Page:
Earle and Evans could not show that the Board treated any similarly situated employee—in this case, Smith—more favorably, because Smith was not a proper comparator. See Lewis, 918 F.3d at 1228. Smith was not “similarly situated in all material respects” to Earle or Evans. See id. at 1218. He differed from them in two material respects. See id. at 1227–28.
First, his employment history differed from theirs. While Earle and Evans both spent their entire tenure with the Board as Security Officers, Smith was transferred multiple times and spent four years serving as an Attendance Officer—a higher paid position.
Second, Smith was subject to materially different policies than Earle and Evans. When Smith returned to the lower paying Security Officer position in 2007, the Board had a policy in effect that allowed employees to retain their higher salaries if they were transferred to a lower-paying position. Accordingly, Smith was paid more than other Security Officers, including Earle and Evans. The three employees were not subject to the same pay policy until 2013, when the State mandated that all salaries be realigned.3
While Smith's salary was eventually reduced, Earle and Evans point out in their briefs that the required reduction in Smith's salary was delayed by years. The Board explained that the salary overhaul had been a large undertaking, involving the review and change of thousands of employees’ salaries and, inadvertently, some people like Smith were missed in the process.4 After a legal challenge by Smith that further delayed his salary change, his salary was reduced to the correct, lower pay grade in 2018.
Earle and Evans were not similarly situated to Smith in all material respects because of their different employment histories and the different policies they were subject to. Accordingly, their disparate treatment was not discrimination—it involved treating different things differently, not the same things differently. See Lewis, 918 F.3d at 1225.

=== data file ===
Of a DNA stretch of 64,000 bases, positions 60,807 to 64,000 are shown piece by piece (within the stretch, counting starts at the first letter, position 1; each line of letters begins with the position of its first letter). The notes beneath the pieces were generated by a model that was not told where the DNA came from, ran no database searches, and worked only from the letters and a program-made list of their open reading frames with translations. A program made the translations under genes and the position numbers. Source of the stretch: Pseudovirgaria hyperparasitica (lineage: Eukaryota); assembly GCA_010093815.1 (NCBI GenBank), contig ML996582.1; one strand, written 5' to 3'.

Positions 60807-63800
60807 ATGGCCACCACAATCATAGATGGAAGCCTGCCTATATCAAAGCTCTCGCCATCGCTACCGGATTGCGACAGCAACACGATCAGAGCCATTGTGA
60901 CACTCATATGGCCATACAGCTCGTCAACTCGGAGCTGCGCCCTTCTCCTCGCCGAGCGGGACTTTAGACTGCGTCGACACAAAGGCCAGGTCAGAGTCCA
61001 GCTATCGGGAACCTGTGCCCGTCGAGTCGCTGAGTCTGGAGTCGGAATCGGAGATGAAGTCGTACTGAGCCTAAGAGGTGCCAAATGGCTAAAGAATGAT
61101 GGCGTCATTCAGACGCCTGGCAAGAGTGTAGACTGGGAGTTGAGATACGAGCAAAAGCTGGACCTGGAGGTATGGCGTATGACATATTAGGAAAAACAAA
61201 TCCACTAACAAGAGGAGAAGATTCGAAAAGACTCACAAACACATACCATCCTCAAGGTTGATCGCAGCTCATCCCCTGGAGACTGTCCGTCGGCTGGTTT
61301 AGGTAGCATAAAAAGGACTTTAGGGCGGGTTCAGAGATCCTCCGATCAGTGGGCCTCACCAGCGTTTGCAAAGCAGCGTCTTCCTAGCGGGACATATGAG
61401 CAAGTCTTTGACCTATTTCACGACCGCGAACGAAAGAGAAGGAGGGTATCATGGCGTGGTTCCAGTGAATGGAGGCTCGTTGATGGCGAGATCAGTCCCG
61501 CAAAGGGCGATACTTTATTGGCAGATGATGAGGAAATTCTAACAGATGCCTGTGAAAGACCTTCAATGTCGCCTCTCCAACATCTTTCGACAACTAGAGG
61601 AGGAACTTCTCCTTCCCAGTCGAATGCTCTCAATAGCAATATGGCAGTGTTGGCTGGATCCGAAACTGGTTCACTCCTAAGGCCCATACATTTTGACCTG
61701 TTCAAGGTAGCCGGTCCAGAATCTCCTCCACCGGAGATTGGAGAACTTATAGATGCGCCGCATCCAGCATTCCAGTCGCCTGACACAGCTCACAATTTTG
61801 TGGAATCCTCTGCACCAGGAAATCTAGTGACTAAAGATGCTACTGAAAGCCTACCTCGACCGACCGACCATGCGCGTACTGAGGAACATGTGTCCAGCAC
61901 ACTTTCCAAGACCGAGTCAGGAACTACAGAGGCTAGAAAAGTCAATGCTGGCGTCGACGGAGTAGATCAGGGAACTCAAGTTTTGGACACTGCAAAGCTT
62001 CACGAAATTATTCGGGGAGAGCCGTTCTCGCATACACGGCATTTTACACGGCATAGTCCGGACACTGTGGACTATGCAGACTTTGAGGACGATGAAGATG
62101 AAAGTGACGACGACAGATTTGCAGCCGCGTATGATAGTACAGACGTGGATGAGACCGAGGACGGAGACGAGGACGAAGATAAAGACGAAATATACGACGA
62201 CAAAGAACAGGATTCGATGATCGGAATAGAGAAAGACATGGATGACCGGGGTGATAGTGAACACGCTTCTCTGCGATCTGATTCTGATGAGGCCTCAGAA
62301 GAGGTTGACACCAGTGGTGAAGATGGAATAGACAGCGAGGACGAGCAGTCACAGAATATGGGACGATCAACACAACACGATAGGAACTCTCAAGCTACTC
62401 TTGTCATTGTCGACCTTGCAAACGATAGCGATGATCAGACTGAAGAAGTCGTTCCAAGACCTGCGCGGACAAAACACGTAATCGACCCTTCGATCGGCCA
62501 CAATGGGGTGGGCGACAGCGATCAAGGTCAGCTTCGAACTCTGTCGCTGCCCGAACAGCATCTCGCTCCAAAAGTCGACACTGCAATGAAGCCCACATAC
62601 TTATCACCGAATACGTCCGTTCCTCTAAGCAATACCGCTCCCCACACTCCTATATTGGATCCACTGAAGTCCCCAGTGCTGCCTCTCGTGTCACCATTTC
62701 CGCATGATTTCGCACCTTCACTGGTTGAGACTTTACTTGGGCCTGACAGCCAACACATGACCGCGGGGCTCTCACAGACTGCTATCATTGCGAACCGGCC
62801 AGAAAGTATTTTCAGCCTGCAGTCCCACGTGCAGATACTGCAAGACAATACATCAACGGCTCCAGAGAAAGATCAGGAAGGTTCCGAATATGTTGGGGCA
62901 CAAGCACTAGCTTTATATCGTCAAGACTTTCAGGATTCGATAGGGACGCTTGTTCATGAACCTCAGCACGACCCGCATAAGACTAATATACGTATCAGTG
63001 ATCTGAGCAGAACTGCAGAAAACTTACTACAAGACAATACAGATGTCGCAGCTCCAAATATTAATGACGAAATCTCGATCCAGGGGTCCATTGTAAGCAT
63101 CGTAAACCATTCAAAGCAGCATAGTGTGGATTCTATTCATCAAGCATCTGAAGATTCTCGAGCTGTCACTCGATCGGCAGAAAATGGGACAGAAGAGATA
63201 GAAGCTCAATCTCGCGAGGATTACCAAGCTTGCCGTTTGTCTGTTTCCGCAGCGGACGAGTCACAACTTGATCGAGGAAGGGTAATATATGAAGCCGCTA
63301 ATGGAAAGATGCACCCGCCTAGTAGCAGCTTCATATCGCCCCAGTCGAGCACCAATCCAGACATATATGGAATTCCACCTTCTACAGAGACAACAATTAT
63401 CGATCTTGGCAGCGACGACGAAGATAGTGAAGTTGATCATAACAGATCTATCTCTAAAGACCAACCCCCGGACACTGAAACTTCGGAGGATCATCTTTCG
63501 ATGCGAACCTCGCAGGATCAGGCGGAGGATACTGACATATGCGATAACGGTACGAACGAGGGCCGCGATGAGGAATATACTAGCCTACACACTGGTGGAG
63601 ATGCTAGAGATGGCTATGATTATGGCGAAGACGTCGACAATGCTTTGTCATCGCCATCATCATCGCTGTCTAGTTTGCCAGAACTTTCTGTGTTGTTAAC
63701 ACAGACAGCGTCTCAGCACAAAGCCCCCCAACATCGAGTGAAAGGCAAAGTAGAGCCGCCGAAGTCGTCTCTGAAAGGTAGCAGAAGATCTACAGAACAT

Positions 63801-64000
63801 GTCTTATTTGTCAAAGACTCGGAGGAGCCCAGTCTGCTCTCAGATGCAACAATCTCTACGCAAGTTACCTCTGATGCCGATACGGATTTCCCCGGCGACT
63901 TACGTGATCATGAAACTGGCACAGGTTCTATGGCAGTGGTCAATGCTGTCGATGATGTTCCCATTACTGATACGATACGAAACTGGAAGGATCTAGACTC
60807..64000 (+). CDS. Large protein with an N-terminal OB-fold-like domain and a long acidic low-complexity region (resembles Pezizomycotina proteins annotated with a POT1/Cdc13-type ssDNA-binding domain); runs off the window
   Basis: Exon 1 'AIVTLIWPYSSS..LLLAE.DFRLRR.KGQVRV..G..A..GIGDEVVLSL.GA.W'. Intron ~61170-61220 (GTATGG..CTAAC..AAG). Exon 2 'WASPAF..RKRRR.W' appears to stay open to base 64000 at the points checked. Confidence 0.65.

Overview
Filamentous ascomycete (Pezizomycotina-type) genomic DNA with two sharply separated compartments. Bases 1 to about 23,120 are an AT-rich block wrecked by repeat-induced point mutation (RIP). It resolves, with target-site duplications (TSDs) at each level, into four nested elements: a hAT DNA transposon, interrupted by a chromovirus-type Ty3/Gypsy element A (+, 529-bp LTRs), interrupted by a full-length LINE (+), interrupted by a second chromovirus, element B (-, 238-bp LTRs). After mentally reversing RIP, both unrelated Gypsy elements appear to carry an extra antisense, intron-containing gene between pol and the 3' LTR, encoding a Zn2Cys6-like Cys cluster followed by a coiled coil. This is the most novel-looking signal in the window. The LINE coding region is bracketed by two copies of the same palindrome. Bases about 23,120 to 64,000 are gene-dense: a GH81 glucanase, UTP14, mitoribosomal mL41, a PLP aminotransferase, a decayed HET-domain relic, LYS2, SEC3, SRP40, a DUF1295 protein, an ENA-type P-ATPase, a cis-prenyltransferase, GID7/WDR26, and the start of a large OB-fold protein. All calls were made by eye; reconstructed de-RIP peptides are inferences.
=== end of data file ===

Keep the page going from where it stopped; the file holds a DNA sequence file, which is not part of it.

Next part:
Earle and Evans did not make out a prima facie case of either race or sex-based discrimination as a matter of law. Accordingly, we affirm the lower court's grant of summary judgment.
1. Earle and Evans also named Lisa Herring, Superintendent of Birmingham City Schools, as a defendant in their amended complaint. The magistrate judge granted summary judgment to Herring, in addition to the Board. However, Earle and Evans challenged only the ruling as to the Board in their initial brief on appeal. While they challenged the ruling as to Herring in their reply brief, the claim is deemed abandoned. See Sapuppo v. Allstate Floridian Ins. Co., 739 F.3d 678, 680–81 (11th Cir. 2014) (discussing abandonment); United States v. Levy, 379 F.3d 1241, 1244 (11th Cir. 2004) (per curiam) (applying rule to issues raised for the first time in a reply brief).
2. Because we hold that Earle and Evans failed to state a prima facie case, we need not consider their pretext arguments.
3. In 2012, the State Board of Education intervened in the Board's financial operations. One of the measures imposed by the State in 2013 was a formal mandate that all salaries be aligned to conform to the salary schedule applicable to the duties currently being performed by employees—regardless of policies that had previously been in effect.
4. Of the eighteen employees missed in the initial review and salary change, thirteen were African American, four were white, and one was Pacific Islander.